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Huguenots in the Poingdestre Linage
The Huguenots were French Protestants who were members of the Reformed Church established in France by John Calvin in about 1555, and who, due to religious persecution, were forced to flee France to other countries in the sixteenth and seventeenth centuries. ( 4 )
Elizabeth Effard (b. 1597) and Thomas Poingdestre, are the parents of our immigrant George Poindexter. Elizabeth was the granddaughter on her mother's side of a refugee Huguenot Priest who had served in Ste-Mère Église in Normandy. ( 1 )
The Effards of Guernsey:
Elizabeth's father was Rev. Nicholas Effard (1563-1638) and served the church in Guernsey prior to arriving to serve at St. Saviour in Jersey. ( 3 ) Nicholas' father was Jean Effard (a Jurat for the Court in Guernsey) and he mother was Elizabeth Perrin. ( 7 ) Elizabeth's brother Pierre (Peter) went to Virginia, possibly with George Poindexter. ( 2 )
Rev. Nicholas Effard (1563-1638), who became Rector of St. Saviour on 25 March 1586 after serving as a minister on Guernsey. He has an interesting history that includes successful collection of past tithes owed to the church in Guernsey for colts, calves and lambs. In 1613 he was one of the ministers to appear to the Privy Council to defend the existing Prebyterian form of church government. He and his fellow ministers lost the arguement and the Anglican form of government was reestablished. ( 3 )
The Chaumont's or Caumonts of le Manche District of Normandy:
Elizabeth's mother was Sarah de Caumont or Caumont (b. 1570). Sarah's father was Rev. Pierre de Chaumont (b. 1544). We do not know his wife's name. Pierre was a Huguenot minister, raising his daughter the same. ( 1 ) ( 2 ) He was either serving his religion in Ste. Mere Eglise or Ste. Marie du Mont. The two are less than 10 miles apart near the northern coast of Normandy in the Manche Department (or district). At this time we two sources that disagree on which village.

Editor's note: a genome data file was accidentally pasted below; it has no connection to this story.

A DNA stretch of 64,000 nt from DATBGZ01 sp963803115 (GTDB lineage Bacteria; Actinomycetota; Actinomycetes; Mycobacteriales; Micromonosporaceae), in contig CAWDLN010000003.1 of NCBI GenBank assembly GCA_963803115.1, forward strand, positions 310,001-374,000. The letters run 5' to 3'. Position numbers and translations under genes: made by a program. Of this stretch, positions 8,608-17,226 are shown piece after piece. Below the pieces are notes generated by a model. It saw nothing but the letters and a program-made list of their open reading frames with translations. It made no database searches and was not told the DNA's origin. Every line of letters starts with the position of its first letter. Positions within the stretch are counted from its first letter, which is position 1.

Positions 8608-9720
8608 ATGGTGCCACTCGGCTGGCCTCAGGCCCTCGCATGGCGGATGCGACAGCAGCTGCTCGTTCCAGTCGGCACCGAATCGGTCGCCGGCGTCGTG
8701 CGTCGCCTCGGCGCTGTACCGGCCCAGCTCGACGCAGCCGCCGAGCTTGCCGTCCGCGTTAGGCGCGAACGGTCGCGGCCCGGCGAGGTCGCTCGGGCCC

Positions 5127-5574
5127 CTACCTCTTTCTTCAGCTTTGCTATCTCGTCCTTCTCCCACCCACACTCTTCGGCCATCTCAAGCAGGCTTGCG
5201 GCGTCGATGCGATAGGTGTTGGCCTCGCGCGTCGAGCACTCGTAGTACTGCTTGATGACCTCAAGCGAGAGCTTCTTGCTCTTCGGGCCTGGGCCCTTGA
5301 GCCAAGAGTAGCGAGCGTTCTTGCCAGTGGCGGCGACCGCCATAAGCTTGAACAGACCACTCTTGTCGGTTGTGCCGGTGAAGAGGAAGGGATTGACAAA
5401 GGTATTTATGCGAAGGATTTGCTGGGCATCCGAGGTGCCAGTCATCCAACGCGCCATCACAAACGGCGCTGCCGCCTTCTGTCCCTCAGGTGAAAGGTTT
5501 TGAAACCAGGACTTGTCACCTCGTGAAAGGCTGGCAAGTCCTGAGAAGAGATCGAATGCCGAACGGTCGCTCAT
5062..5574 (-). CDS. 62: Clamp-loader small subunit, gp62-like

Were the Poingdestre's Huguenots?
The family existed in Jersey and belonged to St. Saviour's Parish for many centuries and before the protestant reformation of the English church, and before the Huguenot movement began, since at least the mid-1300s with Jean Poingdestre (1367-68 Jurat of Royal Jersey Court). The family, following the changes of the Jersey churches from Roman Catholic to Anglican in the 1500's, would also have moved to the Anglican church. ( 5 )
We do know that immigrant George was a vestryman at Bruton Church (Episcapelian or American branch of the Church of England) in Williamsburg, VA. There is a plaque on the south wall inside the church, west nave, that lists the founding vestrymen. George is listed on this plaque. Therefore, George was probably not a Huguenot but was a protestant Anglican. He had many Huguenot friends, according to research by Doris Lucas. ( 6 ) Doris reported that George had been registered as a Huguenot by a Poindexter researcher a number of years ago, but she understands that had been rescinded by the National Huguenot Society. ( 4 )
So you decide. Are the Poingdestre's Huguenots? Very likely not. Do we descend from a Huguenot? Probably, as research indicates we do descend from Pierre Caumont, who was a Huguenot minister.
More will be added as readers forward additional material to the webmaster.
Examples of research showing records where the family is said to be Huguenots.